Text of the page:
Howard Schmidt, one of the security industry’s groundbreaking public policy mavens who served as the top White House cybersecurity advisor under two presidents, died on Thursday. He was 67.

Schmidt’s legacy stretches from the private sector, where he was CISO at Microsoft and eBay, to a lengthy career in public service most notably as cybersecurity coordinator under President Barack Obama and as White House special advisor for cybersecurity under President George W. Bush.

At each step of the way, Schmidt left a deep imprint guiding the creation of policies that help secure national interests in the face of intensifying online criminal activity and state-sponsored espionage.

“He was always such a bucket of knowledge and always wanted to do the right thing,” said Dave Kennedy, founder and CEO of TrustedSec and a colleague of Schmidt’s at (ISC)2. Schmidt was recently recognized with the organization’s lifetime achievement award and the RSA Conference Award for Excellence in the Field of Information Security two weeks ago in San Francisco.

“He was at our last board meeting and we all went out to dinner and he got the lifetime achievement award,” Kennedy said. “It was an emotional moment because we all knew it might be the last time we saw him. Howard was so happy and humbling when receiving. He was always that way; one of the best people I’ve ever met.”

While in the Bush White House, Schmidt was instrumental in the creation of the National Strategy to Secure Cyberspace, the first formal set of cybersecurity guidelines and recommendations from the government. Shortly after joining the Obama White House, Schmidt led the effort to bring National Strategy for Trusted Identities in Cyberspace to fruition, as well as the creation of a declassified version of the Comprehensive National Cybersecurity Initiative (CNCI).

“My two favorite memories of his time in the White House were when he was spitting mad, telling me ‘some 23 year old staffer in the Council of Economic Advisor replaced every ‘should’ and ‘will’ with ‘could’ and ‘might consider’ in the National Strategy to Secure Cyberspace,’ and when President Obama brought Howard over and told me ‘he does a pretty good job given that I have tied one of his hands behind his back,'” said Alan Paller, president and director of research for the SANS Institute.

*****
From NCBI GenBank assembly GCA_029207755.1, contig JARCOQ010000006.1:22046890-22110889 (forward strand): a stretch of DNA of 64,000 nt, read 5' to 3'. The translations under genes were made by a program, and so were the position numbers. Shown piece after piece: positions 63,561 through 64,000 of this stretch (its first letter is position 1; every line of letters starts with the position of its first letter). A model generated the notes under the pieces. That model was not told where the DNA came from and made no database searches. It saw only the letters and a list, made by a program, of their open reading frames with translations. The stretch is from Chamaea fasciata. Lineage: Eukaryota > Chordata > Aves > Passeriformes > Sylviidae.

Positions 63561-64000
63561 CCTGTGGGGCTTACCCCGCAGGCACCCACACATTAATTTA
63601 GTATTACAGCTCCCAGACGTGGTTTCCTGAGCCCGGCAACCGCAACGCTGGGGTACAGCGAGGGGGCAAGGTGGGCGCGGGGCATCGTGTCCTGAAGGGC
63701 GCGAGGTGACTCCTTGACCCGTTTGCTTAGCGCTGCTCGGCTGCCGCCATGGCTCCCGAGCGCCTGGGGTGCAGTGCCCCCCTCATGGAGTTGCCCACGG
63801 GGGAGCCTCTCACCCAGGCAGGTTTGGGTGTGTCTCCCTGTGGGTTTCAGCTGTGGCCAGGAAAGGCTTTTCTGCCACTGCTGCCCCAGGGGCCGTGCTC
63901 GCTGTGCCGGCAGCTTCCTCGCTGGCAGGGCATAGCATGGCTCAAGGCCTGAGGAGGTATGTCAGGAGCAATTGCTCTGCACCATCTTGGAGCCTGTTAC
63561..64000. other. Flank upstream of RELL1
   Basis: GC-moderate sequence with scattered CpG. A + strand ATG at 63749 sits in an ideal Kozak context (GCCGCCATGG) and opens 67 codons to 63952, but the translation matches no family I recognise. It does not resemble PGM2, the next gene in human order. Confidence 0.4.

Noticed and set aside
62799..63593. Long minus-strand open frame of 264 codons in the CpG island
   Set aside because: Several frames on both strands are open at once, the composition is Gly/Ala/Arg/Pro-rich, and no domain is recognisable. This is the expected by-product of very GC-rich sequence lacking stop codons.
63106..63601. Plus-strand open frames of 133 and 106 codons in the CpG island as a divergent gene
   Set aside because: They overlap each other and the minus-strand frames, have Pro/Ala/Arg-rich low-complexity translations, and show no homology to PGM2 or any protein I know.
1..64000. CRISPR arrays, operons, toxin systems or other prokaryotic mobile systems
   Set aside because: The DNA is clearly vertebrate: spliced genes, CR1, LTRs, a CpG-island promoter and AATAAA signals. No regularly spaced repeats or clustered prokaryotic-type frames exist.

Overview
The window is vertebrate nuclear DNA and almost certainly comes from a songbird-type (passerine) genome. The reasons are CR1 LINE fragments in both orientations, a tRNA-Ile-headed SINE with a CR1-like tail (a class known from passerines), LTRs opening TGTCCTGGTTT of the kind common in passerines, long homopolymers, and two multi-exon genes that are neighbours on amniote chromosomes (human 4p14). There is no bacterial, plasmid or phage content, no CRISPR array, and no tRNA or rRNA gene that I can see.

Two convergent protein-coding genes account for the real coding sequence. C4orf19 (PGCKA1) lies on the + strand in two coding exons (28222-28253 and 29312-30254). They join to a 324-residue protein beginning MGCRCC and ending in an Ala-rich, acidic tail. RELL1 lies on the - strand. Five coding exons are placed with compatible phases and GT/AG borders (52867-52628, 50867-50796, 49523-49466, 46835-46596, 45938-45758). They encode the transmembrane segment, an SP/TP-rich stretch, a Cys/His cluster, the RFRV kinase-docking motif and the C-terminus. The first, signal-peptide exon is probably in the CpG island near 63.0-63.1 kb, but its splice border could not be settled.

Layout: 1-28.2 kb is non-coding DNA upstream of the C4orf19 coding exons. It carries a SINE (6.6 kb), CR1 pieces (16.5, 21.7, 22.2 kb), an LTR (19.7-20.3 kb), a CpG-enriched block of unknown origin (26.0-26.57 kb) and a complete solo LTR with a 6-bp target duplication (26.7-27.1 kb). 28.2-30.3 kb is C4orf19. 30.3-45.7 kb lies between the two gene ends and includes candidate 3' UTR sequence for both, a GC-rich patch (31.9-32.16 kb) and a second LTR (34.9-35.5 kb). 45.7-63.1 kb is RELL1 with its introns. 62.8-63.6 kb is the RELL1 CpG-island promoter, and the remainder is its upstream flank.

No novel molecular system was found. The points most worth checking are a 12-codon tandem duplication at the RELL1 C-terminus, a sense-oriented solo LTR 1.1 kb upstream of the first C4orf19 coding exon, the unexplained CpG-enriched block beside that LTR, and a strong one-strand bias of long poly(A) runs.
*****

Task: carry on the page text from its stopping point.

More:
Schmidt’s public service career began in 1967 when he joined the Air Force and did three tours of duty during the Vietnam War. Schmidt served as a police officer in Chandler, Az., before joining the FBI in 1994 where two years later he helped establish one of the government’s first computer forensics labs.

“I’m very saddened to hear about the passing of Howard. He was a great man, a champion of computer security, and his death is a big loss to America and to the whole world. Howard was a cybersecurity pioneer, a visionary, and a patriot,” said Eugene Kaspersky, founder and CEO, Kaspersky Lab.

“He also had a fantastic personality, and I was honored to be able to call him my friend,” Kaspersky said. “I wish we could have spent more time together, but I will always remember the great times we had together in Alaska and Hawaii. My deepest sympathies are now with Howard’s family.”

In 1997, Schmidt moved over to Microsoft as director of information security and eventually CISO and CSO. He was cofounder of what eventually became the Trustworthy Computing group. Steve Lipner, who ran the Microsoft Security Response Center at the time, worked closely with Schmidt on customer and government outreach, as well as response to Internet-wide attacks such as Code Red, and evangelizing security to Microsoft management. Lipner said Schmidt was instrumental in creating the team that fostered Bill Gates’ landmark 2002 Trustworthy Computing email.

“Howard always felt a higher calling to service to the government of the United States. There’s no better demonstration of that than the fact that, in late 2001, after the 9/11 attacks, he left Microsoft to join the White House cybersecurity policy office,” Lipner told Threatpost. “His departure meant that he was no longer at Microsoft when the Trustworthy Computing email—which reflected a lot of effort on his part—was released.”

Lipner succeeded Schmidt as executive director of SAFECode as Schmidt’s health began to fail. Schmidt worked at the nonprofit after he retired from his position with the Obama White House in 2012.

“I didn’t encounter him a lot while he was in that role, but from what I saw, he was again a ‘voice of reason’ pushing to get people and agencies to take practical steps and not overreact to the latest crisis du jour,” Lipner said.

Congressman Jim Langevin (D-R.I.) called Schmidt a luminary.

“Throughout my time working on cyber policy, Howard was always accessible, and he was a great asset in helping to explain the nuances of policymaking in this new domain,” Langevin said in a statement. “My heart goes out to his family in their time of grief—we have lost a true pioneer.”

Schmidt died at his home in Wisconsin. He is survived by his wife Raemarie and his family, which includes eight grandchildren. Schmidt was an avid motorcycle rider and owned a Harley Davidson.

“Howard Schmidt was a pillar of the cyber community,” said Tom Kellerman, CEO of Strategic Cyber Ventures. “He was one of the original champions of civilizing cyberspace. What he has done in his lifetime will echo in eternity.”

This article was updated March 3 with a comment from Eugene Kaspersky.

Categories: Government

Comment (1)

  1. Craig Spiezle
    1

    Howard was one of my mentors while both at Microsoft and throughout my current career. He was a champion of getting groups to the table to address key issues impacting both the public and private sector and set the “gold standard” of what we need going forward, Craig Spiezle CEO and Executive Director, Online Trust Alliance

    Reply

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